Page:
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Operational Policing

Police use of firearms

On this page you will find information on the use of firearms by police officers. You can also read about the investigation into the Stockwell shooting of Mr de Menezes, the latest firearms statistics for England and Wales and less lethal options such as Taser, AEP and DIP.

The policy in England and Wales has long been that the police should not generally be armed and that gives a character to our policing that we should not readily give up.

But where an operational need arises, specialist armed officers should be available to be deployed. The use of firearms is a rare last resort, considered only when there is a serious risk to public or police safety.

When it is necessary for police officers to use firearms, it’s vital that they’re properly equipped and expertly trained, to respond effectively to the serious situations they may have to face. The ability to use firearms is limited to a relatively small number of highly trained officers.

The use of firearms by police officers is closely governed by the Association of Chief Police Officers (ACPO) guidelines.

Read the manual of guidance on police use of firearms (new window).

Force must be 'reasonable'

Once authorised to use firearms, it is up to the individual officer to ensure they act within the law. Under section three of the Criminal Law Act 1967, the use of force for the prevention of crime and apprehension of offenders, and those unlawfully at large (both by the police and the public) must be ‘reasonable’ in all the circumstances. It may be for a court to decide whether the officer’s behaviour was reasonable.

It is up to chief officers to determine the number of authorised firearms officers in their force.  As the code of practice on the police use of firearms and less lethal weapons makes clear, chief officers should carry out a thorough threat and risk assessment as a basis for deciding the number of authorised firearms officers.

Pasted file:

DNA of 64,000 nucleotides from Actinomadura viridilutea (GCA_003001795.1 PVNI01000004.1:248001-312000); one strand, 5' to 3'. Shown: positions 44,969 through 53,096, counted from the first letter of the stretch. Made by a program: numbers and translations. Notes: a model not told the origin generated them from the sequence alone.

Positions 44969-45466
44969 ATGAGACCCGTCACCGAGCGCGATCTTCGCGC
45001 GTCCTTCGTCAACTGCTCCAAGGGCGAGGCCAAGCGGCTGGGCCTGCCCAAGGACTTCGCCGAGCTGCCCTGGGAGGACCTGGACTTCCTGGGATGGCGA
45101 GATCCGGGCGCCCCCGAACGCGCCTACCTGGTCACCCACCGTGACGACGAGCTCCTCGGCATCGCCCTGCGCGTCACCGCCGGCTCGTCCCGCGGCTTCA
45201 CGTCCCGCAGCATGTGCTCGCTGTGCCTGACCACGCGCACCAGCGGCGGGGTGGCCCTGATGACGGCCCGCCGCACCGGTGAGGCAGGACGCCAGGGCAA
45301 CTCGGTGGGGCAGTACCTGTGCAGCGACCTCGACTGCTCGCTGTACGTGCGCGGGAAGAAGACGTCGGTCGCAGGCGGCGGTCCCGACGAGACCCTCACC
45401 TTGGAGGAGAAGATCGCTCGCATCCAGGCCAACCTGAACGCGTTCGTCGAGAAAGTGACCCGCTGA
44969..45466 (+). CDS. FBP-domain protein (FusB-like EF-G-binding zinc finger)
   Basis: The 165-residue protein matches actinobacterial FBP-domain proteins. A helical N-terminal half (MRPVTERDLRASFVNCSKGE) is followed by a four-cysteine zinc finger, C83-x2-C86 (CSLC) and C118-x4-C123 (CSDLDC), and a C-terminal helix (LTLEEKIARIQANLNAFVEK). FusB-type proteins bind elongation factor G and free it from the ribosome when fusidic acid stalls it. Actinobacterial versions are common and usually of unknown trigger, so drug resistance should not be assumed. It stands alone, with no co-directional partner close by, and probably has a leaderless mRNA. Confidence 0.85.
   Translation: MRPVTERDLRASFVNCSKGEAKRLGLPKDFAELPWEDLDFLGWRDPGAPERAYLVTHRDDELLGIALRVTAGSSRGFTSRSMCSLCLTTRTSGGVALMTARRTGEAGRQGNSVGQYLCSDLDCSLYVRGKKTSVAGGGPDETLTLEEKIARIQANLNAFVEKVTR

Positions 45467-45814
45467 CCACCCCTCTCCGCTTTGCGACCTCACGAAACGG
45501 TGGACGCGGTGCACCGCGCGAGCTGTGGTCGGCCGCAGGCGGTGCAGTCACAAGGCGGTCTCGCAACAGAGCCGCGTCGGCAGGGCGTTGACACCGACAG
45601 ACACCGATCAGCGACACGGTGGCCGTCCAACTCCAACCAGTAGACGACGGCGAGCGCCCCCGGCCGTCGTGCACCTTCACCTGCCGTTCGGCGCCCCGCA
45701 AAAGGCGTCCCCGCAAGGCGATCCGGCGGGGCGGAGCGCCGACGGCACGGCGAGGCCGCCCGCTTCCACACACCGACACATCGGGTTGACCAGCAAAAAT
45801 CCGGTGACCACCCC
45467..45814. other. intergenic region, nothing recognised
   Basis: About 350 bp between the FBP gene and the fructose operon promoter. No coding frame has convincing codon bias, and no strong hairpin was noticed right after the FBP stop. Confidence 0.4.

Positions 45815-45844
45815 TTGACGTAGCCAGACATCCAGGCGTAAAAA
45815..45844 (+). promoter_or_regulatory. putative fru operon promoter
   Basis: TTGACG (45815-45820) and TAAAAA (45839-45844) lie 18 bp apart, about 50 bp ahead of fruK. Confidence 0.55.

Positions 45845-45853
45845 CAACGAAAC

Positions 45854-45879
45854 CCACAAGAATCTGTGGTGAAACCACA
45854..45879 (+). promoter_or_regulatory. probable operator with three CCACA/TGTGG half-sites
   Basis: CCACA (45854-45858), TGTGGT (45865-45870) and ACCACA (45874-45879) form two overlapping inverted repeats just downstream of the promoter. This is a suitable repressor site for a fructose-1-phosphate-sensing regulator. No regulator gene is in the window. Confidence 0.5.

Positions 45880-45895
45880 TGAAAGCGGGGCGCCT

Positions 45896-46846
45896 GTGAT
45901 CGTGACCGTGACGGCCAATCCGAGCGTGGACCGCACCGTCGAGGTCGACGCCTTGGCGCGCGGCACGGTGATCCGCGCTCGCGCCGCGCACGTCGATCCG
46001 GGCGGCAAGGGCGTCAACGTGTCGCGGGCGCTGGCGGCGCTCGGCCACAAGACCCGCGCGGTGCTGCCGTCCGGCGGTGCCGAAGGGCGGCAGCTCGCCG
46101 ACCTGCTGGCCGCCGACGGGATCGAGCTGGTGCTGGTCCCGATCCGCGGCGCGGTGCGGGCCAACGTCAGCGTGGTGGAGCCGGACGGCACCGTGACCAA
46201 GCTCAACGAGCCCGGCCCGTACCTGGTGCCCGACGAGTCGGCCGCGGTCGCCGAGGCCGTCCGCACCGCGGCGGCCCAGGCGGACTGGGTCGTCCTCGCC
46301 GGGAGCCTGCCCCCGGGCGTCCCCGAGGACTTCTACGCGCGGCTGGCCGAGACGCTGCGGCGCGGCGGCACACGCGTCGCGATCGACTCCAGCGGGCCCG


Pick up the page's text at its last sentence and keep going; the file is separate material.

Stockwell shooting

The death of Mr de Menezes was a terrible tragedy, as everybody acknowledges, and needed to be very properly and fully investigated. The Independent Police Complaints Commission (IPCC) carried out an investigation into the shooting at Stockwell tube station. The IPCC investigates all fatal police shootings and is completely independent of the police service. The IPCC passed their findings to the Crown Prosecution Service (CPS) to consider whether any police officers should face criminal charges.

On 17 July 2006, the CPS informed the IPCC that there was insufficient evidence to bring prosecutions against any individual officer. The CPS also announced that it would commence proceedings against the office of the Commissioner of Police of the Metropolis for an offence under sections 3 and 33 of the Health and Safety at Work Act 1974 of failing to provide for the health, safety and welfare of Jean Charles de Menezes on 22 July 2005. These proceedings began on 1 October 2007. A guilty verdict was returned by the jury on 1 November 2007 and the judge imposed a fine on the Metropolitan Police Service of £175,000 with £385,000 in costs. 
The IPCC will consider whether any disciplinary action should be taken against any officer in due course and in accordance with the provisions of the Police Reform Act 2002. The IPCC published their report of its investigation into the shooting of Mr de Menezes on 8 November 2007.  A copy is available on the IPCC website (new window).

Less lethal options

The Home Office constantly considers and reviews equipment that may be less lethal than conventional firearms, and suitable for the police to use. All technologies have differing levels of usefulness, levels of risk and effectiveness. Any equipment ultimately issued to police officers is subject to rigorous testing, and would also undergo independent medical assessment.

The Home Office Scientific Development Branch (HOSDB) (new window) is tasked with keeping up to date with developments in the less lethal weaponry arena.  All new technologies are investigated to see how well they meet the Association of Chief Police Officers (ACPO) operational requirement for less lethal options. 

For more information on less lethal options, please visit the following pages:

Firearms licensing

Are you are member of the public looking for guidance, good practice or downloadable application forms?

Please visit the firearms licensing guidance page

Home Office websites